Russia’s next civil war has already begun
One of the bloodiest battles in modern European history is taking place in Bakhmut, with reports of more than 1,000 soldiers dying in a single day. But more significantly for the Kremlin, it may also be the site of an extraordinary Russian civil war, playing out on Ukrainian soil between different factions. At the heart of it are two of the most significant parts of the Kremlin’s war machine: the Wagner Group and the Russian ministry of defence.
Their confrontation has been eight months in the making. For while his mercenaries have been at the forefront of the campaign to take Bakhmut, Wagner leader Yevgeny Prigozhin has been waging a political battle of his own, to gain influence in the Kremlin. He seemingly believes he can use sheer military might in Ukraine – with the help of some 50,000 men – to prove himself as a Russian leader. Some think his ultimate goal is to usurp the Russian ministry of defence. Perhaps he wishes to bring all Russian forces under his personal command.
Since May last year, Prigozhin has been striking a public contrast with the Russian army’s humiliation on the battlefield. He openly brags about his own successes, while issuing damning public criticism of Russia’s top brass. He frequently alleges incompetence and even betrayal by Putin’s senior officials. In February, he went as far as to accuse Defence Minister Sergei Shoigu of treason for withholding ammunition from his troops.
As one might expect, the reaction from the ministry of defence has been unforgiving. A new report from the Institute for the Study of War says that Russian generals could be using the Bakhmut death trap as an opportunity “to deliberately expend both elite and convict Wagner forces… in an effort to weaken Prigozhin and derail his ambitions for greater influence over the Kremlin”.
In other words, they could be holding back Russian forces and depriving Wagner of ammunition in order to inflict maximum attrition on Prigozhin’s mercenaries. This would be an astonishingly self-interested strategy in the midst of an existential battle for the Russian regime and could be slowing down the advance on Bakhmut. It would mean that the Russian ministry of defence is now prioritising domestic power struggles over the invasion.
Such a zero-sum strategy could hardly be conducted without Putin’s blessing – and indeed it is just the latest in a series of moves by the ministry to diminish Prigozhin and remove Wagner from the order of battle.
Wagner, for example, has hitherto depended largely on convicts taken from Russian jails and labour camps, which make up 80 per cent of its forces in Ukraine. But at the start of the year, that source of recruits was cut off by the Kremlin, with the Russian army reportedly taking them for themselves.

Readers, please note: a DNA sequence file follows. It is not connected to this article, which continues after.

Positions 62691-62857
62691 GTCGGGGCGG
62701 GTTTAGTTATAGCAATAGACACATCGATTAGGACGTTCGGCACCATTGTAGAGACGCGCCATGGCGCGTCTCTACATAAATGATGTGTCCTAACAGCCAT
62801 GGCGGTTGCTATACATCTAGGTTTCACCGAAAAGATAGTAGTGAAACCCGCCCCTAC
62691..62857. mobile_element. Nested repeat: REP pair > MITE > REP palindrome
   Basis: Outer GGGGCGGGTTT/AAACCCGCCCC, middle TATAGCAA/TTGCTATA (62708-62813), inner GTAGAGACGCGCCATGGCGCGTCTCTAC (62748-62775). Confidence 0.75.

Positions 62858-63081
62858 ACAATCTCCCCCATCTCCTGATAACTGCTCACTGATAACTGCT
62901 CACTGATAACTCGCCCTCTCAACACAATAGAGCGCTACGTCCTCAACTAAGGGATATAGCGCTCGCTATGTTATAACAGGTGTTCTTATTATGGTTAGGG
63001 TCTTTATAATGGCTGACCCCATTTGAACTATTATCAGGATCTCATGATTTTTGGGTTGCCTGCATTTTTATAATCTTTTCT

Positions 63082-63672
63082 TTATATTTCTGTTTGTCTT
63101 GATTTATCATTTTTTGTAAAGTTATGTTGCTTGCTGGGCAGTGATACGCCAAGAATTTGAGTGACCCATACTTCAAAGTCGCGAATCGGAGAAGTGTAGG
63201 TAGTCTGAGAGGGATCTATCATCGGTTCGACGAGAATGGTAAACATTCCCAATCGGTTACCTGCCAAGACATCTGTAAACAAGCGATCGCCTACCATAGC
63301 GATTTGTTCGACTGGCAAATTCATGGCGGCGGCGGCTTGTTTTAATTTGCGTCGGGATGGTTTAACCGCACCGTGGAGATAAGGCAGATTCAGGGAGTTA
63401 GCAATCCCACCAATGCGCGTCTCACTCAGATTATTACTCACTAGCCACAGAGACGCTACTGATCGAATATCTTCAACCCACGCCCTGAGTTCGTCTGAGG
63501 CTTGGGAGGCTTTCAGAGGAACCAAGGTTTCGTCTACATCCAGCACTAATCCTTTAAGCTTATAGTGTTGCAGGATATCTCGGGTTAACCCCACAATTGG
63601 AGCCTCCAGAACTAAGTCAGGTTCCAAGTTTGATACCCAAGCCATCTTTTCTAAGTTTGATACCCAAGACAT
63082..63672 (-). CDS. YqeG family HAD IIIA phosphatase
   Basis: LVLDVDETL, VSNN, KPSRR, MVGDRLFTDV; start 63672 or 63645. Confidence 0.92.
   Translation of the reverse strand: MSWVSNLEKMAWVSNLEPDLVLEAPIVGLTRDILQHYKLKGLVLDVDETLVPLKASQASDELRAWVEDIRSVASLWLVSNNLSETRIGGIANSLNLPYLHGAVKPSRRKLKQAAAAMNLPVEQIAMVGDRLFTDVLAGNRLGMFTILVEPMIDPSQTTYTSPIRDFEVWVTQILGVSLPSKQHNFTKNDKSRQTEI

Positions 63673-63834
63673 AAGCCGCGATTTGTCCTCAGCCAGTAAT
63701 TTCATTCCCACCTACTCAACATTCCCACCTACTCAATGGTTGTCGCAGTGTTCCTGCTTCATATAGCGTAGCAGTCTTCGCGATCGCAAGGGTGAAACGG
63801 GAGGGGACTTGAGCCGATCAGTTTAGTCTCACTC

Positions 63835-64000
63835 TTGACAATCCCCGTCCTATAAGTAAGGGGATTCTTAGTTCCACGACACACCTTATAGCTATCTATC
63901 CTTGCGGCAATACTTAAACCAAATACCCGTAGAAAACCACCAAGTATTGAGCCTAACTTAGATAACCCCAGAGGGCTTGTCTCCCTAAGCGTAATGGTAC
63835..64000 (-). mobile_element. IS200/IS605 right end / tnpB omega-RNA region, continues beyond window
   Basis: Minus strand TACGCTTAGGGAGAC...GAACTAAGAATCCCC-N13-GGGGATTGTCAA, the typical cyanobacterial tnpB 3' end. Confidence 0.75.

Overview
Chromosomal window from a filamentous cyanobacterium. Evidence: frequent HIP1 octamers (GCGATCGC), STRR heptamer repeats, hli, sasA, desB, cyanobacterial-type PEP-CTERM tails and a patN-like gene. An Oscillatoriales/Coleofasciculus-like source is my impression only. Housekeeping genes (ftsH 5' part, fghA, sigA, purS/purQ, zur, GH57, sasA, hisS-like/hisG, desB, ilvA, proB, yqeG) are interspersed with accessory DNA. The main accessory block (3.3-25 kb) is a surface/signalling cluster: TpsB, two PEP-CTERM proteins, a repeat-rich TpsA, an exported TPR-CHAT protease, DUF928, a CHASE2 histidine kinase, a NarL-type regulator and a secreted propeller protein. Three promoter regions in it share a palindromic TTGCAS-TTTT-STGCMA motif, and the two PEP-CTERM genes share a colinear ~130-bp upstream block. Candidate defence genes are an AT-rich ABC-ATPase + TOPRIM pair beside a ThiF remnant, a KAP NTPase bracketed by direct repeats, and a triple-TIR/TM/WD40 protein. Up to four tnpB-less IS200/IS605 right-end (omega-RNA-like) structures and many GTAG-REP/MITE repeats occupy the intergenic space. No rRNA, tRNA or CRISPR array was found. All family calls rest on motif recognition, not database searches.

These moves would correspond with Putin’s behaviour in the past. He’s been known to exploit the friction among leaders of the various parts of the defence establishment to ensure that their personal power remains limited – a somewhat similar tactic to that used by Hitler to keep in check the rival Wehrmacht and Waffen SS.
Early in the war, to the anger of Shoigu and General Gerasimov, the Russian president sided with Prigozhin, supporting Wagner with ministry of defence resources to alleviate the Russian army’s initial losses. But now, seeing the bombastic Wagner leader as a threat, Putin may have shifted gears. It appears to be Shoigu who has the upper hand again, with Prigozhin having his wings clipped at every opportunity. Even military victories he claims for Wagner have been formally attributed to the ministry of defence.
But while that trick has worked for Putin in the past, it is a big gamble this time – the risk being that he loses control of his disparate fighters. Other mercenary groups, including Shoigu’s own private military company and Ramzan Kadyrov’s Chechen army, are presumably watching and learning. It may also be too late to suppress Prigozhin, who enjoys notable support among top officials and is constantly lauded in the patriotic media.
Prigozhin’s popularity reached new heights last autumn when he gave public approval to the killing of a Wagner defector, who was then battered to death by a sledgehammer. If those are his tactics, Putin had better hope the civil war in Bakhmut doesn’t reach Moscow.
Colonel Richard Kemp is a former infantry commander
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